When he started as editor, The Post printed columns by two great conservatives, George Will and Charles Krauthammer. When both of them were appalled by Donald Trump’s nomination and turned against him, Fred quickly enlisted three columnists who wrote (in my view) intelligently in support of Trump (all three then felt he disgraced himself by refusing to concede).
Wherever the power goes, the discourse must follow. It's the theory of the Overton Window, turned into conscious editorial policy. Under this formulation, if Hiatt had survived to see Trump return to power in a coup in 2024, he would have been obligated to hire three more columnists who supported the regime.
Among the three columnists the paper brought in for the Trump era just past was Marc Thiessen, a George W. Bush speechwriter best known for publishing a book in support of the government's torture program. Thiessen wrote his own tribute to Hiatt, praising him as "a bulwark against the culture of contempt":
He didn’t hire me despite my holding heterodox opinions, but because of it. He didn’t agree with me—quite the opposite, he authored passionate editorials condemning the CIA program. But he wanted The Post to publish well-argued opinions from all sides, even opinions with which he vehemently disagreed.
What does it mean to claim to be the voice of heterodox opinion, when what you're defending is an actual government policy of unaccountable brutality and violence? How does a White House speechwriter get redefined as a valuable underrepresented voice? (How, in the most absurd extension of that worldview, did the Post decide it was worthwhile to publish "In my first 100 days, I kept my promise to Americans" by then-President Donald Trump?)
"He insisted that we talk to one another—and do so with civility," Thiessen wrote of Hiatt. Here, for comparison, is how people talked to Majid Khan, an al Qaeda prisoner in the CIA's global network of black sites, after suspending him by his wrists from a ceiling beam. Khan testified:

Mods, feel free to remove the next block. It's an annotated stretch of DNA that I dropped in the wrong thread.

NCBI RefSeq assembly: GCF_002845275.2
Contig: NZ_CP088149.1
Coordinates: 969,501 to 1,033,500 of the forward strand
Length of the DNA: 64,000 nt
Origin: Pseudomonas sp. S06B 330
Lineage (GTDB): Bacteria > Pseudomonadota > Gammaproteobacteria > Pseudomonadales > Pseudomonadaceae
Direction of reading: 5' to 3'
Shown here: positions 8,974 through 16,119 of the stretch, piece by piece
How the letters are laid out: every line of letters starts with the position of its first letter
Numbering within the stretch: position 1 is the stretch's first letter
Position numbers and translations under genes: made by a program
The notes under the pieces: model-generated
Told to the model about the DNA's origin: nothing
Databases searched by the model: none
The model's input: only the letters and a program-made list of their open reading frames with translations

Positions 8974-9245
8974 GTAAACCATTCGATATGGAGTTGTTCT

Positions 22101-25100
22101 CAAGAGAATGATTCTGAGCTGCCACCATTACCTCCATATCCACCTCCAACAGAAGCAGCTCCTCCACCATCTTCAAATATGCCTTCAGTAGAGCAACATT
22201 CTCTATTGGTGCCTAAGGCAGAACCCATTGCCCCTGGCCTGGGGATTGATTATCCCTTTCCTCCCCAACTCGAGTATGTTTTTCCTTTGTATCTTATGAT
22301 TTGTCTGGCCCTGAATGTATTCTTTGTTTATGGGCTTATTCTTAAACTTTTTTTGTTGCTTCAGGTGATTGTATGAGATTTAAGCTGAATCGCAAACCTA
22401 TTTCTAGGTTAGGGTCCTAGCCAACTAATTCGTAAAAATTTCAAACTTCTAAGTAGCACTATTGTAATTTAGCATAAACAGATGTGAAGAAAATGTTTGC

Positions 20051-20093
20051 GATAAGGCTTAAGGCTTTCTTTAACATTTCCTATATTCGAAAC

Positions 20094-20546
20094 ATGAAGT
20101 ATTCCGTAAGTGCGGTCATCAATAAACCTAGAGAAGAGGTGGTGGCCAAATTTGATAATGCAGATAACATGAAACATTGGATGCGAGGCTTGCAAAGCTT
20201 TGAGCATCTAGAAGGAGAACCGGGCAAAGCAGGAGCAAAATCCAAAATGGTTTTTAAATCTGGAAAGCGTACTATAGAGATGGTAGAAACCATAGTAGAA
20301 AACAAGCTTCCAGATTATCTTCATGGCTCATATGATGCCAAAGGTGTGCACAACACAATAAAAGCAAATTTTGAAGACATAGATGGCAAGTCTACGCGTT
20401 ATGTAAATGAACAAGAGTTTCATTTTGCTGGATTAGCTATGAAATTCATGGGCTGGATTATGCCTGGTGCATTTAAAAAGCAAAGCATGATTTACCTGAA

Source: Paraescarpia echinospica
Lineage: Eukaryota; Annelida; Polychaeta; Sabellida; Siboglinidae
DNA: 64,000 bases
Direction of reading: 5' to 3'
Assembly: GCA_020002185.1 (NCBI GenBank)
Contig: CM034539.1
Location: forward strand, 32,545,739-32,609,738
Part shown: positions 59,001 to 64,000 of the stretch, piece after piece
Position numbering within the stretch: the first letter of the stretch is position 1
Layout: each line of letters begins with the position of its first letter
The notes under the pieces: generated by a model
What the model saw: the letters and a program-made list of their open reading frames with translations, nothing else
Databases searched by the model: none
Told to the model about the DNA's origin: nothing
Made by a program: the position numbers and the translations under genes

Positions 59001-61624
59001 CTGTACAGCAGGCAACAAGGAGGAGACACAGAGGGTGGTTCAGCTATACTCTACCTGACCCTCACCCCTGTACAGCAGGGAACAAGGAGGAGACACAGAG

I was just left alone, hanging, naked, and shivering at the American Torture Place. I was forced to urinate in a bowl. The cuffs on my ankles cut into my skin. My feet and ankles were swelling terrible as I hung, which in turn caused the shackles to rub my skin off even more. I have the scars today on my ankles to show you. I thought that I was going to die....While I was hanging for these three days, I recall one instance where I saw a guard or interrogator's face. This man sexually assaulted me while I was hanging naked. He touched my private parts while we were alone. I told this man to stop and that I wanted to see a lawyer. He responded, “Are you kidding, a lawyer? You are in no man’s land. No one even knows where you are.”
When Marc Thiessen complains about a "culture of contempt," what he means is a culture that dares to express contempt for people who hang a human being up for three days, starving, and taunt him for his helplessness—or for a person who chooses to praise the brutality. The Post shielded Thiessen from the incivility of being judged by that standard.
Correction: This item originally included a second disclosure: “(Disclosure No. 2: The Post's opinion section gave me a platform to pop off a rude opinion of my own, about rudeness, which people still dig out and get mad at me for and which I'm glad I got to write.)” That opinion was written for the Outlook section, an opinion section of the Post that is independent of the Opinion section run by Hiatt. Indignity regrets the mis-disclosure.